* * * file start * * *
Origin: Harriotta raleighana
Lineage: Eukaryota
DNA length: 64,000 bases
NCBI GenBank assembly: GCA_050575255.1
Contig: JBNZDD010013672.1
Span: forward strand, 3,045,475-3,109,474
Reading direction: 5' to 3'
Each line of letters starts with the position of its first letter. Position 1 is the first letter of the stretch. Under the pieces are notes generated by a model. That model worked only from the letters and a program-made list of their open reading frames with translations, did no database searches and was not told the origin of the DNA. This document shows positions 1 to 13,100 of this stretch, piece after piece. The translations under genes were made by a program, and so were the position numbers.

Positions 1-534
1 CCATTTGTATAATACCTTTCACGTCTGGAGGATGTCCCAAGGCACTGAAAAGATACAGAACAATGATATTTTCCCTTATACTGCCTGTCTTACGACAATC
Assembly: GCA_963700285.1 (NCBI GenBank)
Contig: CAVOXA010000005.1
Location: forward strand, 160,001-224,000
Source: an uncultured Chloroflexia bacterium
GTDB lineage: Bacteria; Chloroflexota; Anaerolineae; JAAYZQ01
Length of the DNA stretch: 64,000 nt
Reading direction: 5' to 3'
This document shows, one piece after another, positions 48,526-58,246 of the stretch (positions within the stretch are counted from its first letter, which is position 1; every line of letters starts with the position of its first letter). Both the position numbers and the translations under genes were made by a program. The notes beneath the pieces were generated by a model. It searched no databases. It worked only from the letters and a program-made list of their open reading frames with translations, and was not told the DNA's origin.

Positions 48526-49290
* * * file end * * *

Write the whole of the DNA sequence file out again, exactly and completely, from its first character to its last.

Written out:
Origin: Harriotta raleighana
Lineage: Eukaryota
DNA length: 64,000 bases
NCBI GenBank assembly: GCA_050575255.1
Contig: JBNZDD010013672.1
Span: forward strand, 3,045,475-3,109,474
Reading direction: 5' to 3'
Each line of letters starts with the position of its first letter. Position 1 is the first letter of the stretch. Under the pieces are notes generated by a model. That model worked only from the letters and a program-made list of their open reading frames with translations, did no database searches and was not told the origin of the DNA. This document shows positions 1 to 13,100 of this stretch, piece after piece. The translations under genes were made by a program, and so were the position numbers.

Positions 1-534
1 CCATTTGTATAATACCTTTCACGTCTGGAGGATGTCCCAAGGCACTGAAAAGATACAGAACAATGATATTTTCCCTTATACTGCCTGTCTTACGACAATC
Assembly: GCA_963700285.1 (NCBI GenBank)
Contig: CAVOXA010000005.1
Location: forward strand, 160,001-224,000
Source: an uncultured Chloroflexia bacterium
GTDB lineage: Bacteria; Chloroflexota; Anaerolineae; JAAYZQ01
Length of the DNA stretch: 64,000 nt
Reading direction: 5' to 3'
This document shows, one piece after another, positions 48,526-58,246 of the stretch (positions within the stretch are counted from its first letter, which is position 1; every line of letters starts with the position of its first letter). Both the position numbers and the translations under genes were made by a program. The notes beneath the pieces were generated by a model. It searched no databases. It worked only from the letters and a program-made list of their open reading frames with translations, and was not told the DNA's origin.

Positions 48526-49290